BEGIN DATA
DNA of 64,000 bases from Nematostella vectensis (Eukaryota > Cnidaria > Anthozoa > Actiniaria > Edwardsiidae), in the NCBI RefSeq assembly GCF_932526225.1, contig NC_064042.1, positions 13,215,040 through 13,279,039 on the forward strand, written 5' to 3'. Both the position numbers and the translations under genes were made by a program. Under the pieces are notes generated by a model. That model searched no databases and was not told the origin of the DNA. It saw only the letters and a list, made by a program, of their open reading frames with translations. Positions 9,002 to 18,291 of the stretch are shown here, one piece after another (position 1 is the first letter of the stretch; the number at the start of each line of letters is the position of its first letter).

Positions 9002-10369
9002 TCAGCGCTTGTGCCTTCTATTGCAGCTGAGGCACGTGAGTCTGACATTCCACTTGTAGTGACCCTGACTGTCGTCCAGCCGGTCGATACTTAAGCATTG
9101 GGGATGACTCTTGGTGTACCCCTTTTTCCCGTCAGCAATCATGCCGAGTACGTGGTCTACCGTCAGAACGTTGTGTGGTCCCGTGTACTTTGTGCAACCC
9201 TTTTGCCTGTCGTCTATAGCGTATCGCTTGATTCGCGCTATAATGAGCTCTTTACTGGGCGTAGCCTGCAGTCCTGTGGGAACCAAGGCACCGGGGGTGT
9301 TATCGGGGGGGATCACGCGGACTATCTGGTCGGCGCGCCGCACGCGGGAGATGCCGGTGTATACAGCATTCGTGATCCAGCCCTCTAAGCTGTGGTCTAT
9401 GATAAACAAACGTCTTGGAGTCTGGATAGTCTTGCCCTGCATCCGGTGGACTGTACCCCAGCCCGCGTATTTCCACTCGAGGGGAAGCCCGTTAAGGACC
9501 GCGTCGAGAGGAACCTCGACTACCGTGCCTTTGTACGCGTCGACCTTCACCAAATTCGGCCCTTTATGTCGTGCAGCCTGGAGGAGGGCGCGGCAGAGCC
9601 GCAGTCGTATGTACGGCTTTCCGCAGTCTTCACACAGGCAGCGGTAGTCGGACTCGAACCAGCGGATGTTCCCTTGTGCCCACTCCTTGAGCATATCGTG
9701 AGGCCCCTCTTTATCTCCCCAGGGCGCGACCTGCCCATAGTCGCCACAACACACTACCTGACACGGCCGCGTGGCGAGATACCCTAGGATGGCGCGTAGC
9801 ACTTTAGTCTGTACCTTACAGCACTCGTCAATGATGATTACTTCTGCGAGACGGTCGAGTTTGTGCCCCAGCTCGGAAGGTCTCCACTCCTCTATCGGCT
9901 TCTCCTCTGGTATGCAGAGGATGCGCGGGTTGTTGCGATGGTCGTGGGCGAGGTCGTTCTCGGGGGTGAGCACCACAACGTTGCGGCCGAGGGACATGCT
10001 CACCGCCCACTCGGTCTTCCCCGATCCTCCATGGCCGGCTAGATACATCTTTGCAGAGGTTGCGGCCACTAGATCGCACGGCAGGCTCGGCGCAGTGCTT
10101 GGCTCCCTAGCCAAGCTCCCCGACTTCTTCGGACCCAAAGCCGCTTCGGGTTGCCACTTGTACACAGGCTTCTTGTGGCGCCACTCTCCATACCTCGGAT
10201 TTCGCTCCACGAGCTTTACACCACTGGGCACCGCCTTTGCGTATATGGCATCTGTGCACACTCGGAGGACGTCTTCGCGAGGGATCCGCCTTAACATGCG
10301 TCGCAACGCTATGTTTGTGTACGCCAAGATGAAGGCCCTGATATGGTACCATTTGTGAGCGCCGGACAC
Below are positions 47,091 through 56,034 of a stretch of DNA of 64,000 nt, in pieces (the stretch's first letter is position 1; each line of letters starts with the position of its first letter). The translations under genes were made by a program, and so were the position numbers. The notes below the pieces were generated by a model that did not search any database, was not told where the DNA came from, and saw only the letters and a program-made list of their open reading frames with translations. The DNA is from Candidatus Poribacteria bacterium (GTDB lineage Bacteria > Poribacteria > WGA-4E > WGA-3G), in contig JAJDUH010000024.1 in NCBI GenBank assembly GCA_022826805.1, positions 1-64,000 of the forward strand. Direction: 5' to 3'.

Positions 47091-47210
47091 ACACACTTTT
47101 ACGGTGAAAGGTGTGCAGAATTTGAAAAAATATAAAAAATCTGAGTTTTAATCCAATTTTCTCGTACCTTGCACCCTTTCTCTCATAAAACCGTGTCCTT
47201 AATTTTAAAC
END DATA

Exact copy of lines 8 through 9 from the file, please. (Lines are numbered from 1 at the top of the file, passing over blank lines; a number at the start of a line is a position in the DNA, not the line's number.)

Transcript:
9501 GCGTCGAGAGGAACCTCGACTACCGTGCCTTTGTACGCGTCGACCTTCACCAAATTCGGCCCTTTATGTCGTGCAGCCTGGAGGAGGGCGCGGCAGAGCC
9601 GCAGTCGTATGTACGGCTTTCCGCAGTCTTCACACAGGCAGCGGTAGTCGGACTCGAACCAGCGGATGTTCCCTTGTGCCCACTCCTTGAGCATATCGTG